HA NOI — About 20-30 per cent of agricultural land in Viet Nam is expected to be flooded by the year 2100 due to rising sea levels, leading to a vast reduction in the country's food production capacity.
|A farmer in southern Binh Phuoc Province's Dong Xoai Town scoops water from Suoi Cam Lake into buckets, then filters it for domestic use. Viet Nam is ranked as one of the countries facing water resource problems. — VNA/VNS Photo Dinh Hue
In coming decades, climate change was forecast to cause bad weather conditions such as flooding, drought and salt water intrusion that would have a severe impact on the water resources and agriculture, threatening food security particularly for poor communities, said Minister of Natural Resources and Environment Nguyen Minh Quang.
In order to ensure food security for Viet Nam's population, which was expected to increase to nearly 100 million by 2020, an estimated of 3.8 million hectares of land should be kept for rice cultivation, where enough water was certain to be available, he said.
Quang said the agriculture accounted for up to between 70-80 per cent of water demand among economic sectors.
In Viet Nam, the agricultural production accounted for 20.6 per cent of GDP in 2010 and the figure is expected to reach 18 per cent by 2015.
The relationship between water resources and food security is also the main theme of World Water Day 2012, which is held annually on March 22.
"Agriculture is by far the main consumer of fresh water. Unless we increase our capacity to use water wisely in agriculture, we will fail to end hunger and we will open the door to a range of other ills, including drought, famine and political instability," said UN Secretary General Ban Ki Moon in his message for this year's World Water Day.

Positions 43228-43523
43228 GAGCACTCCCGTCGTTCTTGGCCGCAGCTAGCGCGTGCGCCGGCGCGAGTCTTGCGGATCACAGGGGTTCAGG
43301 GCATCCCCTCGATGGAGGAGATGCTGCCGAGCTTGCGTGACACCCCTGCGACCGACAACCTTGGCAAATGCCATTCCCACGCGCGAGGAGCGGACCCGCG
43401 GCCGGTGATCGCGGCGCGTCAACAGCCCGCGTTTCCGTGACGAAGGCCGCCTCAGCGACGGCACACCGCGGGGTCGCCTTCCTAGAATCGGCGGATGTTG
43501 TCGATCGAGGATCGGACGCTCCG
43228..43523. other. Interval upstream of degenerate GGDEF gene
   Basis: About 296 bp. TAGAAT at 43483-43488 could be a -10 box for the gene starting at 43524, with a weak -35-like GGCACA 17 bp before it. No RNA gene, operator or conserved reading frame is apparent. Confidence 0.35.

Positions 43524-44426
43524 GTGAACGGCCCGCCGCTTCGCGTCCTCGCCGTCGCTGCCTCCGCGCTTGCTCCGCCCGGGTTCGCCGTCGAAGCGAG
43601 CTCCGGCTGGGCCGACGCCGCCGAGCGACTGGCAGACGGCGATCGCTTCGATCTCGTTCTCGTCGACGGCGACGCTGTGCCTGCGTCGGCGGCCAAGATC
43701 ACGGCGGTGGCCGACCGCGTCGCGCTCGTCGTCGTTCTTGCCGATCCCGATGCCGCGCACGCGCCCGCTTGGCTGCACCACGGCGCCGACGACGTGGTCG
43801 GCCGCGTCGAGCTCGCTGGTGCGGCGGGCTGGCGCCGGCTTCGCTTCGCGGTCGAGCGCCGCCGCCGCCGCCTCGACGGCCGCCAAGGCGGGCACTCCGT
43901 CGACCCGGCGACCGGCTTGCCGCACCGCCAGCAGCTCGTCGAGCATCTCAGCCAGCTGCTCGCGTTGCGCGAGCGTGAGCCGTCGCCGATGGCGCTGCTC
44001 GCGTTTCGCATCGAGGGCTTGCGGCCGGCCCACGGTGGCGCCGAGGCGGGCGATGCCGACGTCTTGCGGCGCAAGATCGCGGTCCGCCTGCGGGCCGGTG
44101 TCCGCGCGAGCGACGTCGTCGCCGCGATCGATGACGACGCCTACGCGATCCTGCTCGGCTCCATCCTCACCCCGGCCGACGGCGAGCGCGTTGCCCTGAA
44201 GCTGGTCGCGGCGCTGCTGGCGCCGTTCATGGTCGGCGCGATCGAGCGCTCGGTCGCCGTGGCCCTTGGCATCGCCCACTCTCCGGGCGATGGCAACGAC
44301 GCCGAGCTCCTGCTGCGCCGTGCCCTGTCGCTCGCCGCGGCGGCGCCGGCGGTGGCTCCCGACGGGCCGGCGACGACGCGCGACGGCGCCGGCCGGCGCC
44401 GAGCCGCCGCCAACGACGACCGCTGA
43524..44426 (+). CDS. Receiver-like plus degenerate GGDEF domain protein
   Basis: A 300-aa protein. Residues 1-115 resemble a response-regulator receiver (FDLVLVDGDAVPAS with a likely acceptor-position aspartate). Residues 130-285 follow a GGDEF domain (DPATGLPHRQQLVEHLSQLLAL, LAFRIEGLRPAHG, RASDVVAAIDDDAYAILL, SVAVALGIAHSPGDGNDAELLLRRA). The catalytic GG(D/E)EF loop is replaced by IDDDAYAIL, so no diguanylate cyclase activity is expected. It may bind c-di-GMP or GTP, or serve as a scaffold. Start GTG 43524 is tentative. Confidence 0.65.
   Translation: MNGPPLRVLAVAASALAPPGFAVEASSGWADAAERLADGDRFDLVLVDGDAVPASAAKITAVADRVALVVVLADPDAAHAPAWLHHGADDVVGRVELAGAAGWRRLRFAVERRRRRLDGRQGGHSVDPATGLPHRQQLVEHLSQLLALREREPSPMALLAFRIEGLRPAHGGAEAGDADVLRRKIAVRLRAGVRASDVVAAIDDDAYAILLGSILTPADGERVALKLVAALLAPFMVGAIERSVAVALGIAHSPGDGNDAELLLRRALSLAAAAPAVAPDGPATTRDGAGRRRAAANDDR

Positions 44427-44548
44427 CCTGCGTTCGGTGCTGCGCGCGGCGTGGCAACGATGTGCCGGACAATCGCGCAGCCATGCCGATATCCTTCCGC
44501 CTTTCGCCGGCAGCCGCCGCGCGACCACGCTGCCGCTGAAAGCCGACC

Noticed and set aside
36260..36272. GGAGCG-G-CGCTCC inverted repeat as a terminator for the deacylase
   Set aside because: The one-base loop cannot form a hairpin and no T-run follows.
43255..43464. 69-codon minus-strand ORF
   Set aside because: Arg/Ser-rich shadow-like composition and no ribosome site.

"In many parts of the world, water scarcity is increasing and rates of growth in agricultural production have been slowing. At the same time, climate change is exacerbating risk and unpredictability for farmers, especially for poor farmers in low-income countries who are the most vulnerable and the least able to adapt," he said.
Nearly 1 billion people are now hungry and some 800 million still lack a safe supply of fresh water.
There are 7 billion people to feed on the planet today and another 2 billion are expected to join by 2050.
Statistics say that each of us drinks between 2 to 4 litres of water every day, but most of the water we ‘drink' is embedded in the food we eat: producing one kilo of beef, for example, consumes 15,000 litres of water while one kilo of wheat ‘drinks up' 1,500 litres.
Viet Nam was ranked in the middle of countries facing water resource problems, facing challenges due to its dependence on international water resources, unequal allocation of water resources among regions and seasons, population growth and climate change, said Quang.
Viet Nam needed comprehensive measures to protect its water resources, including effective policies for planning and allocation that would improve the capacity of management agencies and apply advanced scientific and technological methods, Quang said.
It was also essential to raise public awareness of the importance of saving water and protecting water resources for food security, he added.
A national meeting would be held today in Vi Thanh City in Cuu Long (Mekong) Delta's Hau Giang Province to mark World Water Day with the participation of around 4,000 people.
A workshop on water and food security was also held yesterday in the city by the ministry. The workshop provided a venue for both domestic and international experts to discuss issues relating to protecting water resources and treating water pollution.
Other activities include a four-day photo exhibition on water resources and a boat race.
World Water Day, initiated by the UN, attempts to focus attention on the importance of fresh water and the sustainable management of fresh water resources.
The first World Water Day was held in 1993. — VNS